Making Up for Lost Social Time: Social Skills After COVID-19

Two young girls play together and learn social skills at daycare | Bright Horizons

As our communities begin to reopen and COVID-19 restrictions lift, parents and caregivers are reminded that their children have lost a lot of socializing time. It has been over a year of cancelled birthday parties, playdates, sports, dance and art classes, and all other activities where young children typically get to spend time outside of school socializing with peers. 

Why is socializing so important for children?

Social development influences all other areas of your child’s development. Children need social interaction to thrive and encourage healthy brain development. 
When kids socialize, they learn:

  • how to interact with others 
  • empathy skills
  • how to give and take
  • negotiation 
  • social cues
  • social norms

The above skills help encourage cognitive development, literacy development, and physical development. These areas of growth are all intertwined!

What can you do to help your child’s social skills after a year of missed opportunities?

First, let’s reframe the idea of loss--children have still been socializing this year! They socialize each day with you and the other people (and animals!) in your home. There is give and take, back and forth, accommodating each other, reading cues, and playing together. Remind yourself that there has not been a complete absence of learning social skills, it has just looked different this past year. There's need to express your stress or anxiety to your child, such as saying, “I’m worried that you haven’t had a playdate in so long!” Instead, remain calm and confident with your child.


Play is a wonderful way to build social skills. 

It is a natural human need to play, and children need time to do it each day. Play can be structured, such as a board game, or unstructured, such as playing with blocks in a self-directed way. Games like Simon Says or Red Light, Green Light help preschoolers practice social skills, like taking turns, following directions, and having self-control.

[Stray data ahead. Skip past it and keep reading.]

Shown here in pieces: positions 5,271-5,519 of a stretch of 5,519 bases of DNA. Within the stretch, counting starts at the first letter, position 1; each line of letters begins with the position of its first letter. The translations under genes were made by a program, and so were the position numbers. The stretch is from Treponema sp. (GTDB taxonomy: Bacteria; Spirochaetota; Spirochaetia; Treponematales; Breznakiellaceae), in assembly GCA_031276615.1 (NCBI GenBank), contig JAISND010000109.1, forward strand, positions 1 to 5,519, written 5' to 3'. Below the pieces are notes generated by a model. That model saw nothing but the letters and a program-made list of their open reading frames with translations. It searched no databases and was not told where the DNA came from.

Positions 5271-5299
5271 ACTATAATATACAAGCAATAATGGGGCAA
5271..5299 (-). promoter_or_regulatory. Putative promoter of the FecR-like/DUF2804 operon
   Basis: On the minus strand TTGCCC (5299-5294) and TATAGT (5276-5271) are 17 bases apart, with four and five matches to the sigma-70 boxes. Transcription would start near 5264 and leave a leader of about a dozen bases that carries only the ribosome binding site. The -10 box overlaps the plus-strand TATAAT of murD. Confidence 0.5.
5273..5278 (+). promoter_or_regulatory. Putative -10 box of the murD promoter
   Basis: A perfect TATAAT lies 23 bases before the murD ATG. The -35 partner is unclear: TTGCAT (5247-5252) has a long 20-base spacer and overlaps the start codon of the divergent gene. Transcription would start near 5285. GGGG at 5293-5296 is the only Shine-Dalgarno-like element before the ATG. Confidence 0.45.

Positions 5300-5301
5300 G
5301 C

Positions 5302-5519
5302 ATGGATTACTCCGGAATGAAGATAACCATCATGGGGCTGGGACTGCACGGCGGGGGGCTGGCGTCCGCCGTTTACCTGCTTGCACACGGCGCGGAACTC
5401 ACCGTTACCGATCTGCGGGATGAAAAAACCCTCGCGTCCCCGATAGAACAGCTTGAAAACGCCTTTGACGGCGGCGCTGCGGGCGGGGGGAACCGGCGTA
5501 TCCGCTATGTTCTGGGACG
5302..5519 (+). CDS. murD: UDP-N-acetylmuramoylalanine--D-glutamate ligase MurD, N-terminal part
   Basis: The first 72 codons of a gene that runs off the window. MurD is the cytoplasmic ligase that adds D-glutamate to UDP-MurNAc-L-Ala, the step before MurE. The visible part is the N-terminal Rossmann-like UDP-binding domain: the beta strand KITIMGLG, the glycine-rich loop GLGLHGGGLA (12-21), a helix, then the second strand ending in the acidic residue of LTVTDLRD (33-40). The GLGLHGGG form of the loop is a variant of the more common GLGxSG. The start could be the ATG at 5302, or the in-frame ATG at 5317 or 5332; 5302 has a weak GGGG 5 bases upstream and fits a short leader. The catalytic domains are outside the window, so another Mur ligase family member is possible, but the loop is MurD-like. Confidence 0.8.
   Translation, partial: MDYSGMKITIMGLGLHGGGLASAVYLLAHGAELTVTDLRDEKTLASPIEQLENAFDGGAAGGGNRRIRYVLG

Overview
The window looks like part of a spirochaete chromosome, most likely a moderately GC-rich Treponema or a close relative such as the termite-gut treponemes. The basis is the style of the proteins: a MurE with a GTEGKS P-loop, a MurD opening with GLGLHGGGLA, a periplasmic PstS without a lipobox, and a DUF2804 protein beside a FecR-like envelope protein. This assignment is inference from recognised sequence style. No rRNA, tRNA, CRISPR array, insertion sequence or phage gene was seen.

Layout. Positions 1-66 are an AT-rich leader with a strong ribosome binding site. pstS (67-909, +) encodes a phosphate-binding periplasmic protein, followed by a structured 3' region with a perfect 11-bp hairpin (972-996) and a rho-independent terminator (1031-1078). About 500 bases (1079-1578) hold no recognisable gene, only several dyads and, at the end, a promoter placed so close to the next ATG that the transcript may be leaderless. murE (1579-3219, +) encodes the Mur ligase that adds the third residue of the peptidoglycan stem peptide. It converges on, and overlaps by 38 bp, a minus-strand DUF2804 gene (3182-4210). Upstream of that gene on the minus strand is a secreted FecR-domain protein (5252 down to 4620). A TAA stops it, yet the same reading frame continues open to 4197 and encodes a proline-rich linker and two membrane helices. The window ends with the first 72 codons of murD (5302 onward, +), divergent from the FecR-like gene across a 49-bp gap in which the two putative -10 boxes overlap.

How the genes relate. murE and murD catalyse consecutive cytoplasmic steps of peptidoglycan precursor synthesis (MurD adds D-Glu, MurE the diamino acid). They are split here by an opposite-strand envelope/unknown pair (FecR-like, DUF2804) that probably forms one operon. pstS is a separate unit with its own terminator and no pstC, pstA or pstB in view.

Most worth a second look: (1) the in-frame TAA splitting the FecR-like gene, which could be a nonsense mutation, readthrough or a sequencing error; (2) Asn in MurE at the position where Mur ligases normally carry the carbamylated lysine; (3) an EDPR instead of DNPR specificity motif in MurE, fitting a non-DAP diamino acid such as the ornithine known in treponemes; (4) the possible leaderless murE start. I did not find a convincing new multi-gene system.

For infants, playing games like peek-a-boo can encourage back-and-forth babbling, a foundation for later social development.

If your child acts clingy or timid in a social situation this summer, it is not necessarily a reaction to the past year. It may be that your child’s temperament is more withdrawn or slow to warm up. Read your child’s cues, meet them where they are, and give them the support they need to help ease them into the play with other kids. This may mean standing with your child while observing other children playing, and narrating what you see. Perhaps you child will want you to join them in the play with other kids! You can step out for a few minutes and rejoin as your child becomes more comfortable.

Children’s brain are growing at such a rapid rate that the social development door is not closed! They are learning and growing each day and will be able to make up for lost social time this summer as they rediscover friends and the joys of being with others.

More Resources on Building Social Skills After COVID-19

  • Be sure to listen to our Teach. Play. Love. podcast episode, “Making Up for Lost Social Time” to hear our education experts Rachel Robertson and Claire Goss discuss how to ease our children back to socialization.
  • If you’re looking to restart playdates, here are some good reminders to help make them successful and fun for both you and your child.
  • Need more play ideas for your child and their friends? Check out our website, Bright Horizons World at Home.


Two young girls play together and learn social skills at daycare | Bright Horizons